Best for: watching locals, meeting locals, accommodating a big group with diverse tastes in drinks, showing off a little
The Drake Hotel: 1150 Queen St. W., 416-531-5042
The Drake One Fifty: 150 York St, 416-363-6150
Toronto’s hottest bar opening of 2015, Bar Raval is a dark, swirling wooden womb that’s part Antoni Gaudi sculpture, half Hobbit hole. It makes a jaw-dropping first impression. As contemporary as it looks, Raval is supposed to feel traditional in its Spanish ways. Just like a real Barcelona tapas bar, it gets stuffed to the curvy rafters on a Friday or Saturday (or even weekday) night. So here’s a tip: Raval actually opens in the early morning for coffee and snacks and stays open all day. If you can, arrive in the afternoon, develop a rapport with the highly competent staff, and simply park yourself in a nice spot and nibble on bocadillos and olives while the place fills up. The cocktails are among the city’s best, and lean heavily on fortified wines, which are worth trying again if it's been a while. The relatively low alcohol helps keep you standing for hours. (And you may have to stand: There aren’t many seats.)
Best for: a potential marathon of a celebration
505 College St., no phone
This Financial District bistro and bar is owned by the provincial lottery and gaming authority, which means you can bet on the horse races that are playing on all the televisions. The ownership wants you to think of Turf Lounge as a place for great food and drink, but come on. You’re here to bet on the ponies. Staff will happily show newbies how to use the machines.
Best for: betting on the ponies when you feel like splashing some extra money around
330 Bay St., 416-367-2111
Opened in 2009 when “molecular mixology” seemed like an of-the-moment fad, BarChef’s ongoing experiments in the more esoteric realms of cocktail technique have helped it stay relevant longer than one might have expected. In case you missed the buzz, “molecular” cocktails incorporate such trickery as flavoured foams, boozy jellies and aromatized vapours. BarChef’s signature drink all along has been the $45 hickory smoked Manhattan, which must be the most-written-about cocktail in the history of Toronto. Try one if you’re in the mood to splurge. (It tastes a bit like a s’more and the booze geeks will tell you it’s technically closer to an old fashioned than a Manhattan.) While you're in the neighbourhood, another worthwhile cocktail bar called Rush Lane is practically across the street. It sports a 1970s bachelor pad vibe.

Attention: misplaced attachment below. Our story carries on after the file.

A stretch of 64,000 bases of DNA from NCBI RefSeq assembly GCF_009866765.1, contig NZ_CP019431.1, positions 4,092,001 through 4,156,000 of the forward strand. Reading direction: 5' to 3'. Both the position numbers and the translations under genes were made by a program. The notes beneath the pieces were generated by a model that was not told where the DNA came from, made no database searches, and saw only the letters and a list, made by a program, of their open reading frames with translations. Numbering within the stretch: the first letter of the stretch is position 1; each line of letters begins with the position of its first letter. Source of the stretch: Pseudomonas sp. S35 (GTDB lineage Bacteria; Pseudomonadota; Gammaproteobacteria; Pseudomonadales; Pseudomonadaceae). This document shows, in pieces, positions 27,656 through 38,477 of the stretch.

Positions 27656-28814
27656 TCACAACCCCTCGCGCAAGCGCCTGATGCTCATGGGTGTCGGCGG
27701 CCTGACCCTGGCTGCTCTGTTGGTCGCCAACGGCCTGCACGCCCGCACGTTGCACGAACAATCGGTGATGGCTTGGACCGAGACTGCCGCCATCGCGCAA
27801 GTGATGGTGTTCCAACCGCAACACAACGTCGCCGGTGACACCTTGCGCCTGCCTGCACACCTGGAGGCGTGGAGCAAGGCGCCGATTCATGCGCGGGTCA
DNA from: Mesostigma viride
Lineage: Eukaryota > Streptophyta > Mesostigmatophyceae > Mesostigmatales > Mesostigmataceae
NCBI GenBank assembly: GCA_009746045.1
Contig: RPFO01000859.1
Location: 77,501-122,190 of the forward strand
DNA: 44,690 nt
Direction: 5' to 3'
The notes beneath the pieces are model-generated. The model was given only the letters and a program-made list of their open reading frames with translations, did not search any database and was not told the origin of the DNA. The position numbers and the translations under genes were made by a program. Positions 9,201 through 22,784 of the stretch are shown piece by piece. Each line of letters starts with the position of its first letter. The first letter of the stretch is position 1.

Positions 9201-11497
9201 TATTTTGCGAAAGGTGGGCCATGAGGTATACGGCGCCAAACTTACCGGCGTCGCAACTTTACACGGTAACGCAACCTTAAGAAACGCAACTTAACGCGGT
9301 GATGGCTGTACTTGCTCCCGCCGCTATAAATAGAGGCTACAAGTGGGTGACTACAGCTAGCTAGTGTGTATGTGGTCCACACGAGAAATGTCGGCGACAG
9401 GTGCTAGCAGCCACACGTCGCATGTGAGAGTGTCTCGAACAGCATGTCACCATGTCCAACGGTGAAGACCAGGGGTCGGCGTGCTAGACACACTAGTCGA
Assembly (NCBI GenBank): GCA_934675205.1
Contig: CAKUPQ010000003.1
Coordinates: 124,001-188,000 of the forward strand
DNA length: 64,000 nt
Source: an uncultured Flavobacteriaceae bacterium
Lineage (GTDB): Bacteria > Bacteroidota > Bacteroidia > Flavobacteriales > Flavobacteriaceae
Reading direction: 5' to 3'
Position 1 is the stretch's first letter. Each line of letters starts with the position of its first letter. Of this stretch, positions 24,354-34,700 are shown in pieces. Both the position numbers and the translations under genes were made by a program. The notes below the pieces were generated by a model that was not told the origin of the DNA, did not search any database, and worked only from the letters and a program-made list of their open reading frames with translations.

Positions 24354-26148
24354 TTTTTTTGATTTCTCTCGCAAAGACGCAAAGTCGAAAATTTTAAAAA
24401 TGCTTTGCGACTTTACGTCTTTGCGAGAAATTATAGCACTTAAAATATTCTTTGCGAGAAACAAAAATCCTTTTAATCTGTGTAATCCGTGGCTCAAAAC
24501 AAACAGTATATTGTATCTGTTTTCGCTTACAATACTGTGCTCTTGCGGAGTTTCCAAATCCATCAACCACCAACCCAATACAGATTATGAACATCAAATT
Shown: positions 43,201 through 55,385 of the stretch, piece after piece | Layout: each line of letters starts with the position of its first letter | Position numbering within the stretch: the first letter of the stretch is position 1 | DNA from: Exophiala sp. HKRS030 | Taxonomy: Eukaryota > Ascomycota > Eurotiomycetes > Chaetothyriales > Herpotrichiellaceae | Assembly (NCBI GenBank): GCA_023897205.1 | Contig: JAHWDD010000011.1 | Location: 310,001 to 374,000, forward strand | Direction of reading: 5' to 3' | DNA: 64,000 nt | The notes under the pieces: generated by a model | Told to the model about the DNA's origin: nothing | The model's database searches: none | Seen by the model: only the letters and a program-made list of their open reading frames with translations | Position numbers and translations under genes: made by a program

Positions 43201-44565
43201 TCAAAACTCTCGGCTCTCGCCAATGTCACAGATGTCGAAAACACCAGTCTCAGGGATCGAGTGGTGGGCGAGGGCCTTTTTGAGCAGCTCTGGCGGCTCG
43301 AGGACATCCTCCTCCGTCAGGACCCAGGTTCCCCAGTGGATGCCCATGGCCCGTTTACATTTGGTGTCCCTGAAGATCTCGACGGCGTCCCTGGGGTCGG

Best for: capping a winning day with a cocktail experience you won’t forget
472 Queen St. W., 416-868-4800
David Chang’s New York-based Momofuku ramen empire has three restaurants in Toronto, at different price points but all within the Shangri-La Hotel. If you’re on a liquid mission, head straight to the second floor. Envelop yourself in dusky lighting and soothing white oak. Sink into a comfy chair if you can grab one, and people-watch. Order a brewed-in-Toronto saké, served chilled, like good saké should be. Or try a cocktail; the list isn’t so much pan-Asian as pan-everything, and staff are held to high standards of quality control. Note that you’re practically across the street from the Four Seasons Centre, making Nikai an option for a drink before or after the ballet or opera.
Best for: luxuriating while contemplating the nearby dining possibilities
190 University Ave., 2nd Floor (inside the Shangri-La Hotel), 647-253-8000
This article was originally published on October 14, 2015